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John Buckley




D-7 (220 acres, 29 Mar 1786)

John Buckley. Origin: Loyalist.

The Royal Gazette of 23 Feb. 1814 announced the death on Long Island of John Buckley, Sr. a native of Staffordshire, England. It states that he was a staunch loyalist in the American rebellion, and among the first to emigrate to the Bahamas from East Florida, after that colony reverted to the Crown of Spain.

In an ad he placed in the Bahamas Gazette in 1789, he described himself as a tailor and habit maker who had an assortment of broadcloth from London for sale at his shop in Frederick Street (“opposite Captain Farr’s”).

In Oct. 1790, he informed his friends that he had removed himself to Long Island for three months. He had received a grant on Long Island of 220 acres near Deadman's Cay. The land was bounded by vacant land, the sea, and land granted to Marmaduke Wright.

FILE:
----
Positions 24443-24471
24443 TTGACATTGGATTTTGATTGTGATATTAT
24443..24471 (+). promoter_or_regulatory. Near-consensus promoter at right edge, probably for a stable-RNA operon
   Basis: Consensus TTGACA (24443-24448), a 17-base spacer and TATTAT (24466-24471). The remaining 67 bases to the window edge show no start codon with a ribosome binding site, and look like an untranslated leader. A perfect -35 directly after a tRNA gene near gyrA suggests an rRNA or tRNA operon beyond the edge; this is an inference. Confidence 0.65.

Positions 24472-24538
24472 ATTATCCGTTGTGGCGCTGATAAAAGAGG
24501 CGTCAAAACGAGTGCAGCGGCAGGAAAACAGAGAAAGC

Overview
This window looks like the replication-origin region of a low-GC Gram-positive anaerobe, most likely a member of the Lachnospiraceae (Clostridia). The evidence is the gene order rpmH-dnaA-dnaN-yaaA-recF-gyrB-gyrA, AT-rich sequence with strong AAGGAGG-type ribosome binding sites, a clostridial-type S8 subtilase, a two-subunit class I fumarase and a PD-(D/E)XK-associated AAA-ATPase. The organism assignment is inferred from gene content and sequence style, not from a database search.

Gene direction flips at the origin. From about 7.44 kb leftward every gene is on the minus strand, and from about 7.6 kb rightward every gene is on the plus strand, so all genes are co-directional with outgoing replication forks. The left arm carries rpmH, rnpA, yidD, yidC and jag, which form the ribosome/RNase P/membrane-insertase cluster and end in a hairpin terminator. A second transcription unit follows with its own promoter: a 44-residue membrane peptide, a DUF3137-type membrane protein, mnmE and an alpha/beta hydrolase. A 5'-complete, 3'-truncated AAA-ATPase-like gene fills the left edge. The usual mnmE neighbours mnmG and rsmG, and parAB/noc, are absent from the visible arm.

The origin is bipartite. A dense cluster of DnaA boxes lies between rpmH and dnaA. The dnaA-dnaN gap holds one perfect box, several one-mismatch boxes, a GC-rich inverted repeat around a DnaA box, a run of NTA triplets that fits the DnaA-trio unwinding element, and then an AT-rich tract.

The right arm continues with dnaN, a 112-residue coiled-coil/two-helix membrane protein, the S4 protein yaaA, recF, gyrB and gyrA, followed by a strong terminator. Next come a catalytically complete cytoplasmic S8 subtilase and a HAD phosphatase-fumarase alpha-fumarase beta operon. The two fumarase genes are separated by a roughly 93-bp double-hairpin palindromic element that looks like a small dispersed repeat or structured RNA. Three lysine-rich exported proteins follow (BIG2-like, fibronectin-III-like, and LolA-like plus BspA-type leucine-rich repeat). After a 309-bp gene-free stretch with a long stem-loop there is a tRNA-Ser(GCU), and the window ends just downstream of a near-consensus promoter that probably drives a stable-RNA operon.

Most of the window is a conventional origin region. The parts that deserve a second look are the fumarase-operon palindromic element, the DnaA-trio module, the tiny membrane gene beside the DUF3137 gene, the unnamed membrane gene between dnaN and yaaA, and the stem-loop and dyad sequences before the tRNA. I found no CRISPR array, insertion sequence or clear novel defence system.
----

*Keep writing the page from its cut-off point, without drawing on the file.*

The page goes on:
Under a brief description of Thomas Allen in the 1783 Spanish Census of St. Augustine, FL, Thomas’s wife Catherine swore that she had first been married to John Buckley but, according to her sworn testimony, he “left her.” John Buckley then took out a license to marry Elizabeth Green on 26 June 1795.

During our research, we also located a second land grant given to John Buckley of 220 acres on Long Island on 29 March 1786, in what is the current settlement of Buckley’s. Buckley’s settlement adjoins Deadman’s Cay, and perhaps the earlier grant was rewritten in 1788, after the Crown had purchased the Bahamas from the Lord Proprietors in 1787.

References: Parrish, LSC, HB

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